Breaking Barriers for Children in Rural Appalachia: Overcoming Adversity and Realizing Childhood Dreams
Every child has a dream. To be an astronaut. To be a father. To be a teacher. To help people as a doctor. But life is not kind to every child’s dreams. Too often the circumstances of one’s birth - circumstances beyond the child’s control - determine the trajectory of their life. This is because significant or repeatedly stressful experiences, without the buffering presence of a stable and nurturing adult, can actually affect the development of a child’s mind and body.
The science of childhood adversity tells us that prolonged or repeated stress, and the resulting elevated hormone levels, can have lasting biological impacts; impacts which are often compared to Post-Traumatic Stress Disorder (PTSD) experienced by armed service members.
These biological changes can also result in an increased risk of chronic disease and even early death. Increased instances of alcohol and drug use and suicide attempts have been connected to toxic stress in childhood as well. Children who have suffered trauma are more likely to experience academic failure, and have attendance and behavior challenges.
The ten most common types of childhood trauma have come to be known as Adverse Childhood Experiences (ACEs) and include the
absence of a caregiver due to incarceration or divorce, physical and emotional abuse and neglect, and substance abuse, domestic violence and mental health diagnoses in the family system.
Does this mean that our children’s futures are set the moment they are born? That dreams are only for children born lucky enough to escape trauma?
According to the latest research in child development and pediatric medicine, a child’s future does not have to be determined by the circumstances of their birth. Informed and compassionate community members can take action to heal childhood trauma and build resilience in youth so that they have the ability to overcome adversity- past, present and future.
Research shows that the single most important factor in determining long-term success and well-being is the presence of a safe, stable and nurturing adult. When trauma sends a child’s mind and body into fight or flight mode, the presence of that nurturing adult offers safety and assurance. That feeling of safety in turn can lower those hormone levels and thus decrease the long- term consequences caused by prolonged elevation of stress hormones in the body. Nurturing adults are therefore “buffers” against stress.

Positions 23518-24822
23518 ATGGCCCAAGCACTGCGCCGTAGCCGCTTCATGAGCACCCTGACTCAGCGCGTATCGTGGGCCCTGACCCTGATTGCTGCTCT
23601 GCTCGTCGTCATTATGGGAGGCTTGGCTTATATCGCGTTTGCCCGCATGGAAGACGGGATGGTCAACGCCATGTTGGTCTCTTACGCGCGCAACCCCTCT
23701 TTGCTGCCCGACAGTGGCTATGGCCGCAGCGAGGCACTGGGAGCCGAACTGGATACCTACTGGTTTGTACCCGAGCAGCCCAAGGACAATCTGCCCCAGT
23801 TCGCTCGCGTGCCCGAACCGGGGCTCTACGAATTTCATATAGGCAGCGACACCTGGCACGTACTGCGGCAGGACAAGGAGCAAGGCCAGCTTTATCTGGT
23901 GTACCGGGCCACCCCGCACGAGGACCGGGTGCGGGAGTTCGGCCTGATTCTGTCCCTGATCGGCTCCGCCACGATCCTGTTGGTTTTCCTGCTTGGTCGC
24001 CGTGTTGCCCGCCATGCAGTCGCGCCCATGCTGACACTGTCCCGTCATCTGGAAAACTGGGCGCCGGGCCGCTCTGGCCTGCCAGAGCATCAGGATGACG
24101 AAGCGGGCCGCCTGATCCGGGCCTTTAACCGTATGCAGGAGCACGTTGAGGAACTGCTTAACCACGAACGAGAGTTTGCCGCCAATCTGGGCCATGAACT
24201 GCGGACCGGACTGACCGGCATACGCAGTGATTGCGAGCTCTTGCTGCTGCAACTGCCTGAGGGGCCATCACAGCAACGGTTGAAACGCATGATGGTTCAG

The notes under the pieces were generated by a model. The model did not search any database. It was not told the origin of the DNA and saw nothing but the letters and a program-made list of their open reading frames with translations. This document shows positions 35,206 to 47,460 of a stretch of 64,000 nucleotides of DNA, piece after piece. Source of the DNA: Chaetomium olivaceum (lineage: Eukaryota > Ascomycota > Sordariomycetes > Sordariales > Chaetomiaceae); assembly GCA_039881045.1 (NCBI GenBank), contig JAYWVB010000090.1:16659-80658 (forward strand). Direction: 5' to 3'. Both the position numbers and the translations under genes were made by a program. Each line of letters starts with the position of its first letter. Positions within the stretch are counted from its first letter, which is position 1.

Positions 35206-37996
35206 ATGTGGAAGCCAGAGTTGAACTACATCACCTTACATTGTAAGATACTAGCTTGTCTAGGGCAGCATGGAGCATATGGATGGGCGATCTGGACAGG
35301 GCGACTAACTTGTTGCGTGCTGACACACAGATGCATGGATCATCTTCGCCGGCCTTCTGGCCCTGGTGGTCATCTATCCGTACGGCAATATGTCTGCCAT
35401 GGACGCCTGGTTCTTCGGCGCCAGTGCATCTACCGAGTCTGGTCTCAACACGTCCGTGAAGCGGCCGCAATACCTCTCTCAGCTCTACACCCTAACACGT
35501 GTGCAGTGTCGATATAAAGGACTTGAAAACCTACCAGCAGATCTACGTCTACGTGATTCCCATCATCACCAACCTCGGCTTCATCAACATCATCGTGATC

Did you know that it only takes one? Just a single caring adult can fill that role for a child. That adult can be a parent, an extended family member, or a school employee. At local non-profit Western Youth Network, or “WYN,” children ages 6-18 years old are connected to safe and nurturing adults and resources through evidence-based programs including one-on-one mentoring, out-of-school enrichment programs, and a high school success counselor. WYN’s Community Health team works in conjunction with these efforts by reducing and preventing environmental factors, such as substance abuse, that contribute to childhood trauma.
In the following exhibit, Breaking Barriers for Children in Rural Appalachia: Overcoming Adversity and Realizing Childhood Dreams, world-class photographer Scott Pearson and non-profit Western Youth Network invite you to read the story of trauma and resilience in this community through the eyes of our children. Each portrait shows a child enrolled at WYN as they pose in response to the prompt, “What is your dream?” Accompanying each photograph is a label which reveals the child’s name, desired career, and statement or fact they want viewers to know about them. There is extreme hardship in Appalachia, but with the love of community members and Organizations like WYN, we can help our children build resilience to break the barriers keeping them from realizing their dreams.
It takes a community to raise a community. Will you join us?